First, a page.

Maximizing your kill with big game harvest techniques
They say that “time is money,” well in the big game hunting world “time is meat.”
DICKINSON, N.D. -- They say that “time is money,” well in the big game hunting world, “time is meat.”
Steven Rinella of the renowned outdoor company MeatEater advises hunters to gut big game immediately.
“Regardless of whether the animal will be skinned and processed in the field or at home, it needs to be gutted immediately. Big game should be gutted as soon as possible, preferably within an hour of the animal’s death,” Rinella said in an article called “Field Tips For Gutting a Big Game Animal.”
Trent Myran, seasoned hunter and North Dakota resident, agrees.
Myran said if the meat is not separated quickly from the guts it could ruin the meat — especially during periods of warmer weather. Myran explained how even after he gutted a moose, he could see the stomach expanding.
“As soon as you kill the moose, they start to bloat, their stomach will bloat right in front of you, you can see it getting bigger. .. you have to get the stomach out of there ‘cause it will burst ... you need several people to get (a moose) field dressed right on the spot,” Myran said.
Myran recommended bringing at least three people along when field dressing exceptionally large game like moose, elk, caribou, reindeer or musk oxen.
When gutting big game in the field, Myran says you must first break the ribcage and remove the windpipe.
“If you can cut (the breast bone) all the way up toward their neck, then you can reach in there and get ahold of that windpipe,”Myran said,“You also use that bone saw down by their hips so you can make a cut down there where their hips meet and you just pull from the windpipe and pull it out toward the rear of the animal.”
Bringing field dressing gloves and proper clothing are essential in the field, Myran said, as field dressing can prove to be a bloody and dirty job. A six pack of gloves will cost around $6 on Walmart.com. Cabela’s also offers a six pack of field dressing gloves for $11.99.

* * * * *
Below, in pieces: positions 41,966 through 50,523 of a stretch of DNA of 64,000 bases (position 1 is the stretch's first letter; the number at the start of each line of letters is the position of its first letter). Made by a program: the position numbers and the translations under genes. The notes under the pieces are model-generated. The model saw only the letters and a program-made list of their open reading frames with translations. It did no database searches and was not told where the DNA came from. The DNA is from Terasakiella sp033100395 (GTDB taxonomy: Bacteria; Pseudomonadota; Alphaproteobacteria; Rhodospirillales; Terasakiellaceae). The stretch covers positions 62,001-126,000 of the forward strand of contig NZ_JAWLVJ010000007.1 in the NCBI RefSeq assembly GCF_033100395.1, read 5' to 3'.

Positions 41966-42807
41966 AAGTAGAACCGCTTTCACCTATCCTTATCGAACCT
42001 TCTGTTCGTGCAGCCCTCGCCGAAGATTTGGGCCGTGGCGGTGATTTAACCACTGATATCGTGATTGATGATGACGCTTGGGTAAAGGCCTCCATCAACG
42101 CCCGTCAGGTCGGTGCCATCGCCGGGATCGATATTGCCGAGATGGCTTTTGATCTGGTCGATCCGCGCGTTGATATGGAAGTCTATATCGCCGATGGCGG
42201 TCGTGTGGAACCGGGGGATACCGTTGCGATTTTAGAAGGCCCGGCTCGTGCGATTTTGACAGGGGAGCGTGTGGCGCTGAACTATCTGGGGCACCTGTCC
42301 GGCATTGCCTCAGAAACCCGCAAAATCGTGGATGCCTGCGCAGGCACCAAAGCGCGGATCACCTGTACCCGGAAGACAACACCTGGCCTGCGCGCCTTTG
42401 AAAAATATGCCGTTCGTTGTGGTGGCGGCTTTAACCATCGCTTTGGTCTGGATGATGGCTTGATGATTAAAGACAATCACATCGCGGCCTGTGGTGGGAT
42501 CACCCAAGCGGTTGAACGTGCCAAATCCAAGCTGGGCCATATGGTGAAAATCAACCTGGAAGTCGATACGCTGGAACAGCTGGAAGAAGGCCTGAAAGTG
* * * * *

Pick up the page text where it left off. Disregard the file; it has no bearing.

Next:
Myran also emphasized the importance of checking local regulations regarding field dressing methods. He said different hunting zones have different method regulations.
In an article comparing and contrasting the two methods, MeatEater writer Brody Henderson lists at least two possible methods of gutting a big game animal, the gutless method or the quarter and gut method. The gutless method, Henderson said, is ideal if time is limited and predators are in proximity to the site. He also gives it credit for being convenient when trying to cool the meat quickly and prevent spoilage, however he recommends gutting the animal.
“The drawbacks of the gutless method simply outweigh any perceived benefits. Just a few extra minutes of work allows hunters to more efficiently access all the edible meat,” Henderson said in the article.
Quick and easy gutting, requires effective tools. Owner Greg Knutson of Andrus Outdoors in Dickinson recommends a Buck knife when field dressing big game. He named Buck knives as their biggest seller, especially the Buck Zipper.
“A lot of guys like the zipper," Knutson said. "Everybody uses something different but that’s probably our biggest seller."
After gutting the animal, Myran strips the meat to the bone and hangs it up for a few days to cool.
Some hunters, like Myran, prefer to hang their meat on hooks, more often than not, they hang the meat by the front legs, however an article from RealTree suggests that the conventional approach causes rigor mortis to set into the hind quarters, spoiling the meat a lot faster. They suggest a method called the tenderstretch method which involves hanging the animal by its pelvic bone.
“When a deer is hung by the neck or Achilles tendon, gravity pulls on the hindquarters and puts tension on the muscles as they experience rigor mortis. When a deer is hung the tenderstretch way, the hindquarters are relaxed and have limited contraction during rigor mortis,” Spencer Neuharth said in the article, “ You’ve Been Hanging Your Deer Wrong for Years .”
Season dates can be found at the North Dakota Game and Fish website’s Big Game page .